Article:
One of the frequent criticisms of the low-carbohydrate approach is the assertion that it can lead to certain health complications, including the loss of muscle mass rather than body fat (contradicted by this previous study, an increase in cholesterol (again, not an issue for people following a low-carb diet), a rise in blood pressure, and other such heart health risks (despite this study which found there were none associated with low-carb diets).

But this new study confirms most of those flailing arguments are all for naught.

The body mass index of the ATKINS group at the end of the study had been reduced by more than three times as much as the ZONE group and twice as much as the ORNISH group. At the same time, the body fat percentage loss for the ATKINS group after 12 months was three times higher than the LEARN and ZONE groups as twice as high as the ORNISH group. This echoes what previous research found regarding body fat loss on a low-carb diet.

As for cholesterol, LDL remained relatively stable among all groups except for the ORNISH group which saw a noticable drop, but it was the HDL and triglycerides numbers (which this recent study confirms is a better marker for measuring heart health anyway) that were dramatically different.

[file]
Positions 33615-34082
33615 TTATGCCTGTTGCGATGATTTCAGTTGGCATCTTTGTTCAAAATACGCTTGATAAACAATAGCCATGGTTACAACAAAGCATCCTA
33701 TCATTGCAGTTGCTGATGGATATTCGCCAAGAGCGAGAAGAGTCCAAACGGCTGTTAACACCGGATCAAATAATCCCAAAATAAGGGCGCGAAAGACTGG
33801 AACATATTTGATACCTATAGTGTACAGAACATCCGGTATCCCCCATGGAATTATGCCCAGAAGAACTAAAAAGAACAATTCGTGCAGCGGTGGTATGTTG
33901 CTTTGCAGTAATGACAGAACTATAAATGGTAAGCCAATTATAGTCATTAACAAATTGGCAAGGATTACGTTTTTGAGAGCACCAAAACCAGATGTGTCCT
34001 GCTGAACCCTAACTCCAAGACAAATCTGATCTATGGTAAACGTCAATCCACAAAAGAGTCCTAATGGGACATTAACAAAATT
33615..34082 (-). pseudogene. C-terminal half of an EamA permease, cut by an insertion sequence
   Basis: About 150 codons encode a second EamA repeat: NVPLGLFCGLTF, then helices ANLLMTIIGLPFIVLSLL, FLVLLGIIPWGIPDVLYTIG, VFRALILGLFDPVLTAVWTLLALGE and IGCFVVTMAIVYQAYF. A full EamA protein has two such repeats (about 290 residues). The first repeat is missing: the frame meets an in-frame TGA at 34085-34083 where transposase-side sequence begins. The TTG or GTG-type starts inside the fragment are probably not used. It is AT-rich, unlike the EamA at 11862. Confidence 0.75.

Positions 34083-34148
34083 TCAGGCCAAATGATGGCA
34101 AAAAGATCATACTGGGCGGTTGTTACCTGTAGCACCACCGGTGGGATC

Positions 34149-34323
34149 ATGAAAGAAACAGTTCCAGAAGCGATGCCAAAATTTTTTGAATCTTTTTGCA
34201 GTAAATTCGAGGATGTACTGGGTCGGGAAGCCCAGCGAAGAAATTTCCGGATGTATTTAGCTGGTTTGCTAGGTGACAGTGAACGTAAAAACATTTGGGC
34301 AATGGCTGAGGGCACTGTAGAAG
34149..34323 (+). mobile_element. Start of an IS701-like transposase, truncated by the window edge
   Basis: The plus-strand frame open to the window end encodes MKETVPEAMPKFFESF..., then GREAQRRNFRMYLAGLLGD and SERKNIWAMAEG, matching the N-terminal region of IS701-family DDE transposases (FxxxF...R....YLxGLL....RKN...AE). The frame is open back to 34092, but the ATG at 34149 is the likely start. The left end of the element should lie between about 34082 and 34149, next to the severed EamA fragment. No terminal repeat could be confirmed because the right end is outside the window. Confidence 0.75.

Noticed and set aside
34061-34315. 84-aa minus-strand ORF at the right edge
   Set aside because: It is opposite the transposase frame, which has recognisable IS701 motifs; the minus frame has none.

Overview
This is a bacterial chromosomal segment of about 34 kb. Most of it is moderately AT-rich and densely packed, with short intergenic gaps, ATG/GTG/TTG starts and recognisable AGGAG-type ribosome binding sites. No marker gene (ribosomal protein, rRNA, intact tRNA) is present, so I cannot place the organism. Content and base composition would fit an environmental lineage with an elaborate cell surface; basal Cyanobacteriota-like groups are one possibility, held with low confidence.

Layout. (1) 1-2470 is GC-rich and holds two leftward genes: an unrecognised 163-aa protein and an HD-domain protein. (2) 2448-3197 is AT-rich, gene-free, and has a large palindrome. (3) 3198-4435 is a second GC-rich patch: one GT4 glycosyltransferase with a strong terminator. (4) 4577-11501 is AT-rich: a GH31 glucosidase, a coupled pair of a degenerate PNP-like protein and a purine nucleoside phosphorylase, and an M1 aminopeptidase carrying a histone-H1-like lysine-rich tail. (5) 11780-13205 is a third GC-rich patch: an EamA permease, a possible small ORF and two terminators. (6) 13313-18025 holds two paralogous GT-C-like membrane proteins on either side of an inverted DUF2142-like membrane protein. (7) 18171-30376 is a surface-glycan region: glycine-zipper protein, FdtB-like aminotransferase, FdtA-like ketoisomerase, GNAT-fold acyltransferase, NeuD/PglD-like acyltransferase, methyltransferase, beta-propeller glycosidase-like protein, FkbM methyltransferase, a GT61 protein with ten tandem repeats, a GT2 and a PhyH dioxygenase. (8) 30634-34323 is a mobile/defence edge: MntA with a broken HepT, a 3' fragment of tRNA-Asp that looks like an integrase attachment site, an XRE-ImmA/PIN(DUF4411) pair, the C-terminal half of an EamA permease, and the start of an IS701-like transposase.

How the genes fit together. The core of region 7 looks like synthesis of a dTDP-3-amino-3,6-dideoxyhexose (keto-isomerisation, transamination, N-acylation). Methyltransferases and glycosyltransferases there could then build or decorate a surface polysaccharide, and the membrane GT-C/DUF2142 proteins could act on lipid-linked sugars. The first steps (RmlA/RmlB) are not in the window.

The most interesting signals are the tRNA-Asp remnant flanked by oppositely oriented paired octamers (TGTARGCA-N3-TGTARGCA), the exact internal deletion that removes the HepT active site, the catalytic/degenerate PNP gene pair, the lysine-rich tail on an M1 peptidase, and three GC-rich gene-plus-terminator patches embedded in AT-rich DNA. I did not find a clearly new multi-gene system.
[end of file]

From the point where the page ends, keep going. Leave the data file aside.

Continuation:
The ORNISH group saw HDL remain exactly the same after 12-months while the ZONE and LEARN groups saw equally modest increases in HDL. But it was the ATKINS group's rise in HDL that was more than double that of ZONE and LEARN while their triglycerides dipped twice as much as ORNISH and LEARN groups and seven times as much as the ZONE group.

While the waist-to-hip ratio and blood glucose levels were not statistically different among all groups (although the ATKINS group again saw a greater drop in insulin levels), blood pressure among the ATKINS group was significantly lower than all the other groups, including nearly four times lower than the ORNISH group.

This groundbreaking study was published in the March 6, 2007 issue of The Journal Of The American Medical Association.